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Building Dashboard

The Building Dashboard from Lucid Design Group Inc. got its start at Oberlin College, where students developed a monitoring system to compare energy use by different dormitories… Read more
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  • Better information alone doesn’t make a product green, but it does make it a lot easier to see just how green that product actually is. We can make more informed purchasing decisions when we know what’s in a product, not just manufacturer’s claims about what it’s “free-of”; and when we know the actual environmental impacts of manufacturing the product relative to alternatives, not just a trade association’s claim that it’s “green.” Making information public can also help manufacturers get greener. It’s often the manufacturers that are already greener that are willing to share more information in the first place, but in the process of doing so they see where they still need to improve. Products with Environmental Product Declarations are included here, along with products with other forms of disclosure, such as products from companies that participate in the Global Reporting Initiative, or provide full disclosure of ingredients, potentially via the Health Product Declaration format. GreenSpec also lists products that help track buildings' energy and water performance, especially when those tracking tools can be used to publicly display or report energy and water usage.

  • With energy-consuming equipment, such as water heaters and refrigerators, we have good data on energy consumption and can set clear standards accordingly. In some product categories—clothes washers, for example—Energy Star standards were adopted because those standards provide a high enough threshold to represent just the very top segment of the product market (less than 10%). In other product categories—e.g., refrigerators and dishwashers—we set a higher threshold than ENERGY STAR: for example, exceeding those standards by 10% or 20%. With lighting and lighting control equipment, certain generic products qualify, such as compact fluorescent lamps and occupancy/daylighting controls, while in other categories only a subset of products qualify. In some cases, products that meet the energy efficiency requirements are excluded, because of evidence of poor performance or durability. Microturbines are included here because of the potential for cogeneration (combined heat and power) that they offer.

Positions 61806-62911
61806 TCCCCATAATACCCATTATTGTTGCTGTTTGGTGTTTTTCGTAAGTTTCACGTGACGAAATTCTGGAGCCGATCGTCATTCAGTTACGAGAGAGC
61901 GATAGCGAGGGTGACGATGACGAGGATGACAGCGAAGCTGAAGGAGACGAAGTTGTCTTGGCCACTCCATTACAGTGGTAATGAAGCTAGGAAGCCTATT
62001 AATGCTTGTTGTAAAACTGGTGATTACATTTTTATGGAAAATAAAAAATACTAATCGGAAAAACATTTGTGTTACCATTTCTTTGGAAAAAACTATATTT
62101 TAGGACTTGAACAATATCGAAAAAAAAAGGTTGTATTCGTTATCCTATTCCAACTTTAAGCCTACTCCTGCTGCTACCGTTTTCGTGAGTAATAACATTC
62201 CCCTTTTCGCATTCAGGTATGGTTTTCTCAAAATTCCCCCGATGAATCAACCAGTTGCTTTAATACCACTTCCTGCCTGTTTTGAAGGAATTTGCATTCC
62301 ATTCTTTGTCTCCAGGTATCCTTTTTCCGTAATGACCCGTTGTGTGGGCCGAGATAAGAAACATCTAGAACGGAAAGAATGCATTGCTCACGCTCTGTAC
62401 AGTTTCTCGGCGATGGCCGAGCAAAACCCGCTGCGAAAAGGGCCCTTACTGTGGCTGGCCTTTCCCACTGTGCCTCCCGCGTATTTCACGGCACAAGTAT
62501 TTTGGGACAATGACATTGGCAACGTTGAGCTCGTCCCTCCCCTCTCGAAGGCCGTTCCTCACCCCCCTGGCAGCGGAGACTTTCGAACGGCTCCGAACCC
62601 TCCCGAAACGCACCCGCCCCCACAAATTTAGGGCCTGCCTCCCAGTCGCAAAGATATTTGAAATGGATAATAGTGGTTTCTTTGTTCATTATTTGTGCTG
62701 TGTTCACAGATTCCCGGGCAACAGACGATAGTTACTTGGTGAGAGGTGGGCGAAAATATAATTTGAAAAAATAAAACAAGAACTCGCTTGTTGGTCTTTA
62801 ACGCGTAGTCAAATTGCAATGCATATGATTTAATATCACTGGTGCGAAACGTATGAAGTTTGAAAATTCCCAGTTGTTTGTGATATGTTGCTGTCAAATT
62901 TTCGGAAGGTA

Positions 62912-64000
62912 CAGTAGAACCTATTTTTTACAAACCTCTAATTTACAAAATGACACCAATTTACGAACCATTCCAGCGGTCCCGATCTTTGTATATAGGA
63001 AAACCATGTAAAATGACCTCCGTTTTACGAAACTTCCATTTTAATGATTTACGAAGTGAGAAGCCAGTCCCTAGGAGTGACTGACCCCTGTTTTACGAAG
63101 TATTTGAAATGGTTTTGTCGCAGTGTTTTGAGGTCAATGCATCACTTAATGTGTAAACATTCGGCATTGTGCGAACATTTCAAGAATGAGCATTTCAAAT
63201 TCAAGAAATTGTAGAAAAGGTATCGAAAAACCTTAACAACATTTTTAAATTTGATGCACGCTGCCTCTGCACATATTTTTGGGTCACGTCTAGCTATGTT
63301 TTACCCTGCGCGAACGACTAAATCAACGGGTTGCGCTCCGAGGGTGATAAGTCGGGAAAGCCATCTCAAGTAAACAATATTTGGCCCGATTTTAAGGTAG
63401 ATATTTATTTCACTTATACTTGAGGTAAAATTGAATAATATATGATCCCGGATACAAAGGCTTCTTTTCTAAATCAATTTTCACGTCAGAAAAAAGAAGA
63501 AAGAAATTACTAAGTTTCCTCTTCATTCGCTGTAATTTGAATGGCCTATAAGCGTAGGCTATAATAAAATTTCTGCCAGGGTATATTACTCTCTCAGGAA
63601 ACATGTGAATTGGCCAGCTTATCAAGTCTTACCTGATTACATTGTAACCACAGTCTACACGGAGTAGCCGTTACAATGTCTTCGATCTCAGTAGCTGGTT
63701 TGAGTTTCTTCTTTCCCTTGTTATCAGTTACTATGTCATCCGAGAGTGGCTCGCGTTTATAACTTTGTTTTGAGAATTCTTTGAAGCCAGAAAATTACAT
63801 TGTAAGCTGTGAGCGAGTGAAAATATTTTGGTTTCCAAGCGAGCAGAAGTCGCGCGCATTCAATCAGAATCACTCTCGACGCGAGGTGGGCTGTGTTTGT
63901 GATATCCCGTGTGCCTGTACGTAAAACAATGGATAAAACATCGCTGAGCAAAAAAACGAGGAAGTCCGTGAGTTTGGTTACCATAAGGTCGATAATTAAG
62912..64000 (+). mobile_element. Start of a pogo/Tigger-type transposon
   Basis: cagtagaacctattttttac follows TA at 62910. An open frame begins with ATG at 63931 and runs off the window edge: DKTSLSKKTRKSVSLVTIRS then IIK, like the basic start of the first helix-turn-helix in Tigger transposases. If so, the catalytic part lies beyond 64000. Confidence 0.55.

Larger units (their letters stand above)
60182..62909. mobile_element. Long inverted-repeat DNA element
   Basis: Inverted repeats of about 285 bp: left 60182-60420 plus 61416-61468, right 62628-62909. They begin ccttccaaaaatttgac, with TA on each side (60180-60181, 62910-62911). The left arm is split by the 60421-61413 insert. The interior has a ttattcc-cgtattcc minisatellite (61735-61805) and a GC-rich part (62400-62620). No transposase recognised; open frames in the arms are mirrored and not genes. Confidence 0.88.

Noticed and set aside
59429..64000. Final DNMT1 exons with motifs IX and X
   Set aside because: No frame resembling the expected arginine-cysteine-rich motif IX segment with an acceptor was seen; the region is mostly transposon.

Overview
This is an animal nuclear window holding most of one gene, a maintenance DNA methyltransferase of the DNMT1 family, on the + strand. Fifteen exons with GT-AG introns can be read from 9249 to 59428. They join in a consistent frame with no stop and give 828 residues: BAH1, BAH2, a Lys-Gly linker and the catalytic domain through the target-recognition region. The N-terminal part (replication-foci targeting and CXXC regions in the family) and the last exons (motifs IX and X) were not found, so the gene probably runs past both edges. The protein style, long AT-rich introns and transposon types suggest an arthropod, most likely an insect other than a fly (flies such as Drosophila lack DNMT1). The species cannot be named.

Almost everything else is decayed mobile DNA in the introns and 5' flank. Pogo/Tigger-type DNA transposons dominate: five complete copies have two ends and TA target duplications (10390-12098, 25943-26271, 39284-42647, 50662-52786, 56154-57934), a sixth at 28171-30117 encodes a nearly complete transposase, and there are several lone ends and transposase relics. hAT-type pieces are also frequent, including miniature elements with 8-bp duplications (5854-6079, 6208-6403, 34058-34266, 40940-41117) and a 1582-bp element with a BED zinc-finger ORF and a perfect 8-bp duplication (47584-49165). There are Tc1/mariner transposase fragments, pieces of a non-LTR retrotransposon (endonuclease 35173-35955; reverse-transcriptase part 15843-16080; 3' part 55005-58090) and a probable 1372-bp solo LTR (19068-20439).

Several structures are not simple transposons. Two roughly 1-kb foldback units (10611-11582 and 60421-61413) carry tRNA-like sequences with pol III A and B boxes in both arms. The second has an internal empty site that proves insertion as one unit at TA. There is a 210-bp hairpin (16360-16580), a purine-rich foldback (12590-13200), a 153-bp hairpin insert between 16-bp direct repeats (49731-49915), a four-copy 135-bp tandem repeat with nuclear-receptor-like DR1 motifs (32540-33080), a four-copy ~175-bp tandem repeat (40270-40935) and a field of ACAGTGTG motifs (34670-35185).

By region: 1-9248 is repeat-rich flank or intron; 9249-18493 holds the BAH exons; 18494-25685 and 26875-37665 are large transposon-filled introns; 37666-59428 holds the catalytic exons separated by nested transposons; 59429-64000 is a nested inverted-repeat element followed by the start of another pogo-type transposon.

• All toilets and most showerheads today meet the federal water-efficiency standards, but not all of these products perform satisfactorily. With toilets and showerheads, we include products that meet or exceed WaterSense standards, which includes performance requirements—although we go beyond WaterSense where there are issues not adequately addressed by the program. We also look for other products that conserve potable water, such as rainwater catchment and graywater recovery and reuse systems.

The Building Dashboard from Lucid Design Group Inc. got its start at Oberlin College, where students developed a monitoring system to compare energy use by different dormitories. Several of these students went on to create Lucid and commercialize the first user-friendly energy dashboard system for commercial and institutional buildings. Building Dashboard Kiosk is a touch-screen display that shows the real-time use of energy and water in an attractive and easy-to-understand manner, and Building Dashboard Network allows users to create community-wide comparisons and set up budgets. Most of the company’s systems have been installed at colleges and universities, including a system collecting data from 50 buildings at Elon University, but the company has several systems in commercial buildings as well.

Electrical metering and submetering equipment provide valuable diagnostic information and verification of building energy loads and usage, from plug loads to whole building energy systems.

All but the most basic measurement and verification (M&V) systems submeter individual building systems, such as lighting, heating, and cooling. Especially in mixed-use buildings, submetering different areas of the building, such as office and laboratory space, can also provide useful information.

Some products in this section are also specifically designed to be educational tools.

There can be significant value to interpreting green building features—displaying energy use, or explaining how a daylighting system works, for example. Signs are an excellent application for recycled materials.

Water metering and submetering equipment provide valuable diagnostic information on building water usage. The Alliance for Water Efficiency recommends metering all new connections, retrofitting meters onto existing unmetered connections, and submetering all new multifamily and institutional buildings. Separate meters for irrigation use are also recommended, at least for commercial buildings.

Water metering is an important strategy to reduce water use. Meters provide direct feedback to customers about their water use, and can identify unusual spikes in water use, which are often due to leaks.

LEED Credits

EAc1: Optimize Energy Performance

EAc2: Enhanced Commissioning

EAc3: Enhanced Commissioning

EAc3: Measurement and Verification

EAc5: Measurement and Verification

EAc5: Measurement&Verification

EAc5.1: Measurement and Verification—Base Building

EAc5.2: Measurement and Verification—Tenant Submetering

EAp1: Fundamental Commissioning of Building Energy Systems

EAp1: Fundamental Commissioning of the Building Energy Systems

EAp2: Minimum Energy Performance

EAp2: Minimum Energy Efficiency Performance

EAp3: Fundamental Refrigerant Management

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